The creative director on hype, the hottest kicks and the future of sneakers
Words: Nhlanhla Masemola | Images: Supplied
Last year we saw the ugly sneaker at its peak, high-tops making a comeback and white sneakers reigning supreme. If 2019 is anything to go by, 2020 ain’t seen nothing yet. So what interesting designs, profiles, collaborations and innovation can we look forward to in the sneaker world? We’ve turned to some of South Africa’s top sneaker experts to share their insider knowledge. This week, the influential creative director and massive sneaker collector Boogy Maboi gives us the scoop on upcoming trends, the sneakers she’s loving and her take on hype.
What’s your opinion on the state of sneaker culture?
I don’t have an opinion, because I'm a part of sneaker culture. I wear sneakers all the time.
And the nature of hype?
Five years ago, sneaker culture was very much for sneakerheads, people who enjoyed streetwear and street style. Today, street style has become mainstream fashion and all the big designer brands are doing it. The first thing luxury brands appropriated was the sneaker. It used to represent a type of person, but now anyone can wear them. We were once limited to the major sports brands, now you can’t talk sneakers and not mention Balenciaga. Luxury fashion has turned sneakers into flip-flops – everyone wears flip-flops. For sneakerheads, there was a close proximity to hip-hop and hip-hop culture. There used to be an honest connection between streetwear culture and hype. It’s not like that anymore.
The fashion industry is at a crossroads between streetwear, sneaker culture and luxury fashion. Do you think these spheres will always be merged?
Yes, because your sneakerheads are your OGs. When everyone gets off the trend, the sneakerheads will come out again, which isn’t to say sneakerheads have stopped wearing sneakers. They just aren’t doing it for the streets anymore, because the culture has been diluted so much by luxury brands and fast fashion. When the trend dies, as all trends do, we’ll have a separation between streetwear, sneaker culture and luxury fashion.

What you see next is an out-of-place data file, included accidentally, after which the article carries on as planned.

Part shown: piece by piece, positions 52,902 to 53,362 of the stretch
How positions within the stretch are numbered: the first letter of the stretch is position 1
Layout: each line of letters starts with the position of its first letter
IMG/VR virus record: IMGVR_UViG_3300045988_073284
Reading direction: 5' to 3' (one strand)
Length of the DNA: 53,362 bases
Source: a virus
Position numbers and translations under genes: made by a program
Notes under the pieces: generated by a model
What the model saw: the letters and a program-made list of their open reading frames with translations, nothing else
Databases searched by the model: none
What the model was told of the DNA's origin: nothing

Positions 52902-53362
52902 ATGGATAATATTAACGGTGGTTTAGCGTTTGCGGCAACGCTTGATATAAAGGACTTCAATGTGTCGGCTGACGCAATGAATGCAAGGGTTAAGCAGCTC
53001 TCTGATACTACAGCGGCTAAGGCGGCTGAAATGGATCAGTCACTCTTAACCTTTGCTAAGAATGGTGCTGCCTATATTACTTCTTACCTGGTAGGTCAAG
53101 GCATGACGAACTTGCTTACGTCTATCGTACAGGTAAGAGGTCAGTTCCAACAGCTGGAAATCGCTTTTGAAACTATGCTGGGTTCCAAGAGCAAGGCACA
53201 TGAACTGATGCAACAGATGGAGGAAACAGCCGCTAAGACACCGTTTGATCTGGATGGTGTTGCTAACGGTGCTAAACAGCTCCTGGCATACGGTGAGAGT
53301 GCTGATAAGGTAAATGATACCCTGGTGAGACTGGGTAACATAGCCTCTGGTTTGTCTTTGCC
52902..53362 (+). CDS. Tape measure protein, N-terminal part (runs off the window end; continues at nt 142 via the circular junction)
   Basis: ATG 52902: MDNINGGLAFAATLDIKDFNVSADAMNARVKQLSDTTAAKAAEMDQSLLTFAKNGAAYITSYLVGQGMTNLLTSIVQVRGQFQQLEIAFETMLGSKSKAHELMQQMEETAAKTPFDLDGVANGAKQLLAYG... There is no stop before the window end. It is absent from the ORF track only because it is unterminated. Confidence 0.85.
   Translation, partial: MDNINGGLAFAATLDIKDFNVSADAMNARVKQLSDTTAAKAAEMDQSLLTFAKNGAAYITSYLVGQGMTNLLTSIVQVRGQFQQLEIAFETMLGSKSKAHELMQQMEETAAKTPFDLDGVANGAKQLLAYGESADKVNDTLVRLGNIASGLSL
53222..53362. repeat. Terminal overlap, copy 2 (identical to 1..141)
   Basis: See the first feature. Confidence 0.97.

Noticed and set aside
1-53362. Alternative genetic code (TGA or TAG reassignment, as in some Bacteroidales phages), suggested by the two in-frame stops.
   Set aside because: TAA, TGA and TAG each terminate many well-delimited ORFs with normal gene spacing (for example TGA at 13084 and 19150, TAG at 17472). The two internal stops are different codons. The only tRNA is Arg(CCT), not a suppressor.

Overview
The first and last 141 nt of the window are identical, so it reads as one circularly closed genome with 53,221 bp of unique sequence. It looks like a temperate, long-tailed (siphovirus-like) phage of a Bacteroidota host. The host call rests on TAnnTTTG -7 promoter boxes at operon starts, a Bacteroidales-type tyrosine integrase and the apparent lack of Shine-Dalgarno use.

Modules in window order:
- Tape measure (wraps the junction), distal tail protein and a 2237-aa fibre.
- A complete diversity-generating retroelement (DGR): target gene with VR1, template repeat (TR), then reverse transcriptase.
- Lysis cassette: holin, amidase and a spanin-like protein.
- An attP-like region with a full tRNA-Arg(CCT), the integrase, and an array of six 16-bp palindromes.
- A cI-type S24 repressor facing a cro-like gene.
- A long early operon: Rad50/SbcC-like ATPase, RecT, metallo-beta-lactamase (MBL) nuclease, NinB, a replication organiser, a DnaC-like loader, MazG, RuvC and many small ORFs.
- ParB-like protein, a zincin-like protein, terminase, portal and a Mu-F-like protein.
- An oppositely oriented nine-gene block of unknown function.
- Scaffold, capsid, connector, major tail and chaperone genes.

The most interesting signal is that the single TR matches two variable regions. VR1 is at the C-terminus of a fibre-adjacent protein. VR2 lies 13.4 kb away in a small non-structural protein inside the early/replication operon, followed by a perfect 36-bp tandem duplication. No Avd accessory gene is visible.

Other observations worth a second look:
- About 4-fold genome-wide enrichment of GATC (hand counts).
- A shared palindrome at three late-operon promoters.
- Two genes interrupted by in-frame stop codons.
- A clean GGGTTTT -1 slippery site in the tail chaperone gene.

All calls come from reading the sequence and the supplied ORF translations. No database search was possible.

What sneaker do you own that you’re loving right now?
I buy a lot of sneakers. I try to buy myself a pair once a month to add to the collection. I recently bought my first pair of Off-White Waffle Racers and I also just bought myself a pair of Nike Shox’s – I’ve always wanted them. They’re classic, they’re street sneakers. They remind me of guys from the ‘hood. There’s a cool nostalgia about them.
And what do you look for in a sneaker? How many pairs do you own?
My goodness! Too many. When it comes to what I look for, I’m playing catchup. If you’re a sneaker collector and you collect Jordans, for example, if Michael Jordan didn’t play in the shoe, then it’s not an important shoe to you. Nike and Michael Jordan are not usually making new styles, they release different colourways over time. When I’m looking for sneakers, I start with what I need to catch up on from the classic drops. I also look at my collection and see where I need to fill in and stay current with the trends.
What do you think makes a sneaker a classic?
The story behind the design and the moment it came out. Like with Jordans, maybe Michael Jordan had the flu or he scored however many points or it’s about when he wore the ‘Banned’ Jordan 1 sneakers and why.
What do you think sneakers will look like for the rest of the year? Are there general trends that will dominate?
I’m really excited about Pyer Moss as a brand. I love Kerby Jean-Raymond’s signature design and aesthetic – reimagining sneakers. If we’re talking about 2020, the only sneaker we need to be holding our seats for is one of Raf Simons’. At fashion week, he previewed a sneaker that’s a hybrid between a boot that Prince would’ve worn and a cool sneaker. This sneaker is going to lead the way and influence everybody else who’s making sneakers. We also have people who are known as the custodians of street culture, such as Virgil Abloh, working in luxury. It now feels like we’re on a journey with him and his peers. Wherever they go, that’s how we’ll know what will happen to streetwear and sneaker culture. I think we’ll see a new wave. It’ll be very different, a little bit punk, a little bit grunge. The London boy aesthetic, a little bit of dandyism, which is so strong in Africa. Hopefully, the African diaspora has the answer.
How do you think sustainability will impact current and future sneakers?
It’s going to be big. The first sneaker brand to create a biodegradable sneaker or to make it out of recyclable products is really going to be the one to change the game. We’re ready. The time is now. I think it may even come from Africa. I see people using different materials to make sneakers more sustainable. I’m so excited to see where that goes.